Ancient Aliens, Committee for Skeptical Inquiry, Cranks, Giza Necropolis, google earth, intellectual dishonesty, prior probability, sandstone blocks, science, self delusion, Velikovsky, Visocica, YouTube
While I was working on “The Location of Dilmun, Part 2”, I decided to poke my head into the YouTube comments section of Ancient Aliens Debunked (which is just as filled with conspiracy theories and science-denial as you expect) and found this person, who, not understanding the concept of “prior probability“, believes that the perfectly non-man-made Visocica Hill, which, judging by the below image, taken from this pdf file on a pro-Artificial Bosnian Pyramid Hypothesis website, looks barely anything like a pyramid. For some reason unknown to me, this person believes that the vast majority of relevant scholars are engaging in self-delusion when they point to the fact the pyramid is not shaped like a Great Pyramid of Giza, the tunnels inside it are of disputable origin, the sandstone ‘blocks’ exposed beneath its topsoil are natural, and that there is absolutely no evidence at Visocica of anything resembling the evidence that humans made the most outstanding features of the Giza Necropolis in the 4th Dynasty of Egypt. Hell, the person even tried to make me believe Visocica Hill is more correctly oriented towards True North than the Pyramids of Giza (a claim that can be easily falsified by using eyes and a computer mouse).
To further demonstrate that this hill is not a pyramid, I will be generous and give this person an opportunity to experience software he really needs to download in this fashion:
The person mentioned above also tells me to read the writing of Paul LaViolette (some crank who has proposed Plato’s Atlantis is a literal description of subatomic particles and has claimed that the Hubble Redshift is a result of ‘tired light’) and Laird Scranton (a Velikovskyan). Don’t be afraid to click on any of the links to the cranks-I’m using nofollow. Naturally, LaViolette claims his hypothesis has not become established science due to scholarly inertia, ignoring the fact scholarly inertia can be overcome with a flood of published papers, as Israel Finkelstein has proven, or with a flood of informally published evidence and informal discussion, as GM Grena has shown (partially; hardly anyone has renounced the idea Socoh, MMST, Hebron, and Ziph on most lmlk handles are GNs and barely anyone besides Grena has proposed that lmlk-stamped jars have something to do with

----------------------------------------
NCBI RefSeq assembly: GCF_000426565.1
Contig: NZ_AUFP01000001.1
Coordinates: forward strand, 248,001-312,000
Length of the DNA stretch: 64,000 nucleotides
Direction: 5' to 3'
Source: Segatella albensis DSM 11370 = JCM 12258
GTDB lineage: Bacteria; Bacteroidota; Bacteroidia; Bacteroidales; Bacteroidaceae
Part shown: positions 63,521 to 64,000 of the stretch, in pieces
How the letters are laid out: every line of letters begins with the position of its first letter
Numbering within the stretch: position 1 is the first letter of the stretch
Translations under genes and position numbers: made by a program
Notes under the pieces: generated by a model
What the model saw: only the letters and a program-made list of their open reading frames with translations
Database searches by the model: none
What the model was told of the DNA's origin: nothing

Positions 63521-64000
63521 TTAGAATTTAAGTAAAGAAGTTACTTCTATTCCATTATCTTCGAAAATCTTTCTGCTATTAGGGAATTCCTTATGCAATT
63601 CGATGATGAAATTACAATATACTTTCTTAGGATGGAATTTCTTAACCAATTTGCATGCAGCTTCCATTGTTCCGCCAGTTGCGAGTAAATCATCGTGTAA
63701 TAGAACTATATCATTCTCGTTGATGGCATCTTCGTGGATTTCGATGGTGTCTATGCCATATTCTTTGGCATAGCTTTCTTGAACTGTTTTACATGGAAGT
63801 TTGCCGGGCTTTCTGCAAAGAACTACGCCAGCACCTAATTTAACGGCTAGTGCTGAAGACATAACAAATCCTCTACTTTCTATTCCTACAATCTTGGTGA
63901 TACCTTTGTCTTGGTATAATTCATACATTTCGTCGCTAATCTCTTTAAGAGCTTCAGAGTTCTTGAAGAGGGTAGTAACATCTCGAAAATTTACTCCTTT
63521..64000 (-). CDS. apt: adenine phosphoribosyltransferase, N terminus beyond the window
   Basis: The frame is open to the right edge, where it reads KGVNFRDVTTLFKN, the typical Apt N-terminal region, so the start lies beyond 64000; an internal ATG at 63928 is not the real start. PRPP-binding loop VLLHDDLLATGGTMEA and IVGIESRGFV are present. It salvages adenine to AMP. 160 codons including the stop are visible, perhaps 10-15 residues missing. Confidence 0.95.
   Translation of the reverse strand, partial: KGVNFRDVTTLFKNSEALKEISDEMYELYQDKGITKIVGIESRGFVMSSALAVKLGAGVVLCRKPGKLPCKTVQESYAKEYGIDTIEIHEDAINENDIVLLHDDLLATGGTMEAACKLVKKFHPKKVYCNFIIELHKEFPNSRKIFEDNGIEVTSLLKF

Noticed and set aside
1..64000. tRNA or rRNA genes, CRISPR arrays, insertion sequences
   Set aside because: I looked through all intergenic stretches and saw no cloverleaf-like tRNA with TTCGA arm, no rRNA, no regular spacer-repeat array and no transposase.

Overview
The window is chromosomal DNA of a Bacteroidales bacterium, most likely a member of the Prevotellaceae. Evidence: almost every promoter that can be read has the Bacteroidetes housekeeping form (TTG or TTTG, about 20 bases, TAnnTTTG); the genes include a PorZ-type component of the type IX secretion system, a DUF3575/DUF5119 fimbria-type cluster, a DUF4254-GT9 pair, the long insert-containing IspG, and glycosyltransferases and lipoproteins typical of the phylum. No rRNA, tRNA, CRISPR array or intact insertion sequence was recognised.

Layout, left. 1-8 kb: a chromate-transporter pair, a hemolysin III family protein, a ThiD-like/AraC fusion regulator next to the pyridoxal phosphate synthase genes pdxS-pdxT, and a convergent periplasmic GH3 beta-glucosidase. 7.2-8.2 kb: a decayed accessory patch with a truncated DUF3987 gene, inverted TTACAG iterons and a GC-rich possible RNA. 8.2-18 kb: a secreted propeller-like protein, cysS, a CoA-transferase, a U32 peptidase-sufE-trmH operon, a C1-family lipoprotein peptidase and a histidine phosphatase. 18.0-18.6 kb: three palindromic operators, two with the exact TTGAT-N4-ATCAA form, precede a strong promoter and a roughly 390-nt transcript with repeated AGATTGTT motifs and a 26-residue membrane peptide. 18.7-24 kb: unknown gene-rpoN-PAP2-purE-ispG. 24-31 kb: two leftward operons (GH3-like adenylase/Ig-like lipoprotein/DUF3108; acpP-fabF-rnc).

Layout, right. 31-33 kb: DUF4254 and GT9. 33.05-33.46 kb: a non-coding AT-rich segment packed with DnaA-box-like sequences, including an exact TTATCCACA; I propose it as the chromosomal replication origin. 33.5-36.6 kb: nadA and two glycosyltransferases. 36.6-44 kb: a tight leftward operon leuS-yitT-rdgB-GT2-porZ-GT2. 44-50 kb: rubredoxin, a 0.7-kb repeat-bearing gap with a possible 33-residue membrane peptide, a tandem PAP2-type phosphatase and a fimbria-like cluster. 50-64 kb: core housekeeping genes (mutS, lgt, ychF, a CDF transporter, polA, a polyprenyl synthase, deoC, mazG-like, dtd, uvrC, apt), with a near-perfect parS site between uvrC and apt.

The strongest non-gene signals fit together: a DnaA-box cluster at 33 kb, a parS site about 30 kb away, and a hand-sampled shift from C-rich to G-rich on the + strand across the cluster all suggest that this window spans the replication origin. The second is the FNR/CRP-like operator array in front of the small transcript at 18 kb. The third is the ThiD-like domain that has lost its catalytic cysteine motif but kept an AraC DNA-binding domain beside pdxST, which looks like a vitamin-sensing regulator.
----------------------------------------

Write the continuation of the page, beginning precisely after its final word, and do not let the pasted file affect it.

government donations worship payments [see comments] to Levites). Publishing a paper once or thrice and calling it a day has never worked at winning anyone many converts to a very significant new idea. I’m confident most physics PhDs could point out the flaws in LaViolette’s argument, but, as I am no physicist, or even student of physics, I cannot do so. I can, however, ridicule Scranton’s Velikovkyan catastrophism, which is all too easy to refute-it’s physically impossible. His claims regarding the Dogon have been debunked here and here.
Let us now move to ridicule one of the above-mentioned person’s WordPress posts.
Interesting. Over two thousand words and no links. One of the most important things I’ve learned regarding blogging over the past few years is that links are extremely important-testis unus testis nullus (a phrase I have often repeated to the person mentioned above, sometimes with typos). Repeating claims exclusively religious and saying “that is not true” is perhaps the best way to show to the general public all claims exclusively religious are untrue-thus, the solid program “Enemies of Reason”. I don’t see anything more authoritarian-sounding in the CSICOP name as compared to CSI-the latter is simply broader and makes it clear to the public that the former “CSICOP” investigates non-‘paranormal’ nonsense. Dawkins has made it clear he is not “certain” he is right about the non-existence of all gods.
Astrology remains elusive, part interpretive art, part science. That apparent contradiction is guaranteed to frustrate scientists, or worse – seriously piss them off.
-If it ain’t falsifiable, it’s probably false (take care to watch the whole program).
. What our educated elders overlook is that whenever we find authority being asserted by self-appointed Inquisitors General for Accepted Truths, it is usually an indication that the dark ages have already arrived.
-If one can’t show the evidence for something important in front of (metaphorically speaking) the scientific community, one probably doesn’t have much of a case. Besides, there are no such self-appointed Inquisitors General that have any real power. Also, the Committee for Skeptical Inquiry does “challenge mainstream views of the world”-it challenges the existence of gods, devils, and many other widely accepted religious claims.
They think nothing of committing academic fraud to preserve the established order and according to psychology professor Richard Kammann, are ‘guilty of the very pathological science they were set up to attack.’